What harm will be done to our nation's future before we find the wisdom and courage to stand up to this and look for ways to prevent it? Is this the First Amendment's counterpart to the mess we see with the Second Amendment? Do we need to gain control NOW before it is too late?

    Who will find the courage to confront this demon?

  • Ostertag4Life Provo, UT
    Nov. 17, 2013 4:56 p.m.

    I live in a 4 man apartment in BYU housing. Myself and 2 of my roommates are attending 12 step meetings for pornography addiction, yet we pretty much all feel awkward about disussing that information with each other to one degree or another. The biggest problem facing the pornography storm is the stigmatization of those who use pornography, and the resulting unwillingness to be open about it. I feel like sometimes it would be way more acceptable for me to be addicted to pain pills in certain circles, even though pornography is way more common for members of the church.

  • jeanie orem, UT
    Nov. 17, 2013 10:23 a.m.

    Hutterite, you ARE uninformed. Most people won't talk about this problem, often not even with their closest family members. Why would they share with you? It doesn't take religious guilt for porn to have a negative impact on lives. As soon as we decide to view humans as a commodity to be used for our appetites we loose our humanity. The porn industry is no different than the slave trade was years ago in that people used in that industry are not seen as human beings, but rather objects - objects whose bodies are sold to make others rich. That you believe grown men are not viewing porn really is uninformed. Teens alone do not fuel this enormous industry.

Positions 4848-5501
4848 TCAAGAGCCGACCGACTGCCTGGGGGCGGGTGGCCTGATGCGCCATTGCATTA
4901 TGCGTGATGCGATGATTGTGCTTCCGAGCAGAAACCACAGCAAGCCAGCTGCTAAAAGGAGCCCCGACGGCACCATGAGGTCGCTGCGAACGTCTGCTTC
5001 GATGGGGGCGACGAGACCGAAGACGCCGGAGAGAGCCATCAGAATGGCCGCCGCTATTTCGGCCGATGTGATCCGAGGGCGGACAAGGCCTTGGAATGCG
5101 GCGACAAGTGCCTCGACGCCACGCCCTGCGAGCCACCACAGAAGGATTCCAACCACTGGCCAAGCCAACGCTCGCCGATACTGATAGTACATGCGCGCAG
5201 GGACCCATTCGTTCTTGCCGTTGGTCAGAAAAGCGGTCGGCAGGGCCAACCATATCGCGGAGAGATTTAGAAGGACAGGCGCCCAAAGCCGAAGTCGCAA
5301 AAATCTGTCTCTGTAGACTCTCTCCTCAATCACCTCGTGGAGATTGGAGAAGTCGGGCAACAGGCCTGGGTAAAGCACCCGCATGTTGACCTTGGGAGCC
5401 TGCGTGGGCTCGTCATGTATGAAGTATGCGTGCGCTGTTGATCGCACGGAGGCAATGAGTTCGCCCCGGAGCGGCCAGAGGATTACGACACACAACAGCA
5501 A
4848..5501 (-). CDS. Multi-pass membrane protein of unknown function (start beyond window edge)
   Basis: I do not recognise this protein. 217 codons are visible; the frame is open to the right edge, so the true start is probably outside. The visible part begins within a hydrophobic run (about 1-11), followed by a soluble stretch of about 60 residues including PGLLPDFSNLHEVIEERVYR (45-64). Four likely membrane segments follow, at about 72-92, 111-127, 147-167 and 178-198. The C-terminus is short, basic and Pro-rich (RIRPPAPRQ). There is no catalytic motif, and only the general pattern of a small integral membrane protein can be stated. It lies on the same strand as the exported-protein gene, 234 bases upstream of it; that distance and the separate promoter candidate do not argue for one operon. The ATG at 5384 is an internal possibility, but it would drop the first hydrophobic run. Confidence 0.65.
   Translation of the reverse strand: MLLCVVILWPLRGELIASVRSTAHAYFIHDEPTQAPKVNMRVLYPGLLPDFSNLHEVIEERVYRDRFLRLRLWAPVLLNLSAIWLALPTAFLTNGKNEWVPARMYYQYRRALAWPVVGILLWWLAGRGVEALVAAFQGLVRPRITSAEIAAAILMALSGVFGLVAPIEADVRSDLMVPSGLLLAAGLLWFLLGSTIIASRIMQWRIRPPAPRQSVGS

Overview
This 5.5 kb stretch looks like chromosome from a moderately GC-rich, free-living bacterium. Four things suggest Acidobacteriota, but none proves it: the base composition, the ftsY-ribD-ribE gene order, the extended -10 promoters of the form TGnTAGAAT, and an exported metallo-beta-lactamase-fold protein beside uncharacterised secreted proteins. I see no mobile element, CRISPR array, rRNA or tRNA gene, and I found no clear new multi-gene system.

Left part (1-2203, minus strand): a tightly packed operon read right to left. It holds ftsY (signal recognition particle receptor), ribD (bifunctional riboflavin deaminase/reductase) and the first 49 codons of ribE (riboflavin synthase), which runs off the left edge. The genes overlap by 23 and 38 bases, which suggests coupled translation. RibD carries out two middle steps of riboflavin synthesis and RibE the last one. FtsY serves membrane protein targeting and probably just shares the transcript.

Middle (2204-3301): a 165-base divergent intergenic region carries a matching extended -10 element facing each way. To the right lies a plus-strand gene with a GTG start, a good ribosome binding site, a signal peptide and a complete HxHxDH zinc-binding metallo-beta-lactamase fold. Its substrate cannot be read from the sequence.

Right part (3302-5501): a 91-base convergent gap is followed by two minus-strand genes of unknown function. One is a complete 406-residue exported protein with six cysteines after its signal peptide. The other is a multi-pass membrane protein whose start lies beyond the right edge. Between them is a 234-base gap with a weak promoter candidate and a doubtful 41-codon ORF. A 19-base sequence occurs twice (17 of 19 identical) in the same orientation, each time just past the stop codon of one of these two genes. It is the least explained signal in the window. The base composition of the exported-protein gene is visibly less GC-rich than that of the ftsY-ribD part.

• george of the jungle goshen, UT
    Nov. 17, 2013 10:14 a.m.

    Everything is contagious.

  • Hutterite American Fork, UT
    Nov. 17, 2013 9:15 a.m.

    I guess there must be some out there, but I move in a really wide circle of people, a good number of whom are not restricted by religious guilt to discuss topics of the world, and none of them, not one in my entire life, has ever shown a hint of porn addiction. Indeed, most people want nothing to do with it, having matured beyond the level of pubescent boys. This may just be my experience, but the storm seems to be an attempt to whip up some fear by fervently stirring a teacup.